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(Archived) Typing a character in table expands column width



Just sent a support request for this, but thought I'd see if others are having the problem:

EN 1.11.0

Create a new note.

Click in text area.

Define an empty table of 18 rows and 6 columns, 100% of page width.

Now type a character in any cell. That column's width expands greatly. Type another character and it expands some more. And so on. Erase the characters and the column goes back to normal.

Whiskey Tango Foxtrot?

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6 replies to this idea

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The table within the note is HTML, which will normally balance out the width of each column based on the contents. So if you have a bunch of empty columns and one with a bunch of text, that will become bigger to fit more without wrapping. If you add something to all of the cells, it should naturally balance to something reasonable, but completely empty columns may be tiny until you put something into them.

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Actually, the columns look fine when they're empty. They are evenly spread across the width of the page. But typing a single character in any cell instantly causes that column to more than double in width. Another character, and the column widens another big amount. It's kind of crazy IMO.

See attached screenshots. The only difference between the two is that I typed "x" in one cell.



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Right, but what happens if you type one character in EVERY row in that table? I believe they will balance back out. (This is generally how tables will display in an HTML web browser.)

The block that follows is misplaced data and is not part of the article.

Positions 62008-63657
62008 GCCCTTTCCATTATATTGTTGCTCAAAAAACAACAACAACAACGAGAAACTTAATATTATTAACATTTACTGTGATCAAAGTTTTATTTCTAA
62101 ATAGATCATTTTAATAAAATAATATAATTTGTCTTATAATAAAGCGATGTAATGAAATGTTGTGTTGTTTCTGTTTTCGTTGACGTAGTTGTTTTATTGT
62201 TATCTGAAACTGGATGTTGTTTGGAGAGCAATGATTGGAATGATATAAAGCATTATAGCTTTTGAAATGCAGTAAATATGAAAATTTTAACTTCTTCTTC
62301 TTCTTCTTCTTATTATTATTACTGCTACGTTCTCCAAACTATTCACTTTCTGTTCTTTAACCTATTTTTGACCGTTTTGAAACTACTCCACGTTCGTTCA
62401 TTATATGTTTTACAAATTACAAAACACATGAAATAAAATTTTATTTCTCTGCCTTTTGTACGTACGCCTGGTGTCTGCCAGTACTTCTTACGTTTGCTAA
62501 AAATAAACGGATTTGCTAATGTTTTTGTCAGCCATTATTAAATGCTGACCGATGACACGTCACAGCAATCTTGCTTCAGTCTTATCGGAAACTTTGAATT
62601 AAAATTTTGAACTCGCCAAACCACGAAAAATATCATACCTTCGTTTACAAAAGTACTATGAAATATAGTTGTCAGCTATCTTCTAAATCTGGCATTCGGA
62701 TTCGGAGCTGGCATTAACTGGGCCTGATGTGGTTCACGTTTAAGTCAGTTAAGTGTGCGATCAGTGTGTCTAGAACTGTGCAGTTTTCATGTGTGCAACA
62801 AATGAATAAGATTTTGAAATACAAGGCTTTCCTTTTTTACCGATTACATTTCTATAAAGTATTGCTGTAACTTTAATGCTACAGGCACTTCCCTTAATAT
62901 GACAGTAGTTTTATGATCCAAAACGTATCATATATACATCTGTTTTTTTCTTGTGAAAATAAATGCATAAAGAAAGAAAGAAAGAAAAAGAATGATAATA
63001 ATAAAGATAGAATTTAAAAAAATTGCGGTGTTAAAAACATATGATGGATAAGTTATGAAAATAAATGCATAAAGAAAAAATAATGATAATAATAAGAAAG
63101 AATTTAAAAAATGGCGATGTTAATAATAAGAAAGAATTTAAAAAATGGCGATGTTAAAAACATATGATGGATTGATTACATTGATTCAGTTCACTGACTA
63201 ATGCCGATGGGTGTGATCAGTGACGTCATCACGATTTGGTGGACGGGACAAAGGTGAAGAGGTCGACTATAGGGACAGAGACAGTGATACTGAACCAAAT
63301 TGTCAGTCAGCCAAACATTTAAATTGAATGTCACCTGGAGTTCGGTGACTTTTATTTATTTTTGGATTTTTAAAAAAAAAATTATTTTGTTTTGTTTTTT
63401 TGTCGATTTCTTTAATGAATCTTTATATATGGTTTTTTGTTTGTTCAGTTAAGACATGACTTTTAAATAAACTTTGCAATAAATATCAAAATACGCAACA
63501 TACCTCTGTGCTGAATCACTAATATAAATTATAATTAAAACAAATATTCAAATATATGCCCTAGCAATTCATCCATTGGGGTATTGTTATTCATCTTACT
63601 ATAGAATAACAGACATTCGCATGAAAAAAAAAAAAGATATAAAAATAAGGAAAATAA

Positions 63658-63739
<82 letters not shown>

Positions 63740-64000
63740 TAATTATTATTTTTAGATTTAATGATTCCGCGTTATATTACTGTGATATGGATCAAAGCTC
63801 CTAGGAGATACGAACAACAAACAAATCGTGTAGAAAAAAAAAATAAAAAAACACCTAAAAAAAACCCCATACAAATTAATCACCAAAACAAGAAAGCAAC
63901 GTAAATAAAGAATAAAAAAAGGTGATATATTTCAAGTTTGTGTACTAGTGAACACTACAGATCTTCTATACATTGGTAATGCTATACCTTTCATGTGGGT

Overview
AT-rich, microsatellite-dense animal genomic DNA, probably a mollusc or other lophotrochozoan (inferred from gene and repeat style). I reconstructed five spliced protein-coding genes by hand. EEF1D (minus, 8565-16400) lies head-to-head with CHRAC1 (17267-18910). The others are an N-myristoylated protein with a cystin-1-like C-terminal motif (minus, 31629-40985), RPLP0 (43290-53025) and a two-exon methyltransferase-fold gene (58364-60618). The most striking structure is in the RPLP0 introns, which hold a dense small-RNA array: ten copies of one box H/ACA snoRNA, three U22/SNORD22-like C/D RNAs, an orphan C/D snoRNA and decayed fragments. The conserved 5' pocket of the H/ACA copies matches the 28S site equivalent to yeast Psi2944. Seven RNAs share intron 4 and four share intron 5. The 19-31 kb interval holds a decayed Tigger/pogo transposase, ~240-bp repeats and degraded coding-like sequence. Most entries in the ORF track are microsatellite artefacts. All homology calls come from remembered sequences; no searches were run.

I guess the assumption is that you don't plan to have a lot of columns with absolutely no contents across every row.

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If that's how HTML has to work, then IMO you should do something different. This is bogus!

Contrast it with how tables work in MS Word, or virtually any other app AFAIK. Why on earth should tables have self-adjusting boundaries? Sort of defeats their whole purpose if you ask me, which is to store and display information in an orderly fashion. The requirement that every cell be populated to have the intended format is just silly.

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Why are you creating a table with 6 columns, and then never putting any data in 5 of those columns?

I'm trying to determine whether this is just a minor aesthetic issue when you type in the first cell in the table, or if you really have a use case that requires a lot of empty columns in your note that you don't intend to populate with any data.

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My data has a fair number of missing values. When I first observed this behavior it stopped me cold so I haven't tried to enter the actual data, but based on the experiments I've done, I'm not anticipating a happy ending.

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This topic is now archived and is closed to further replies.

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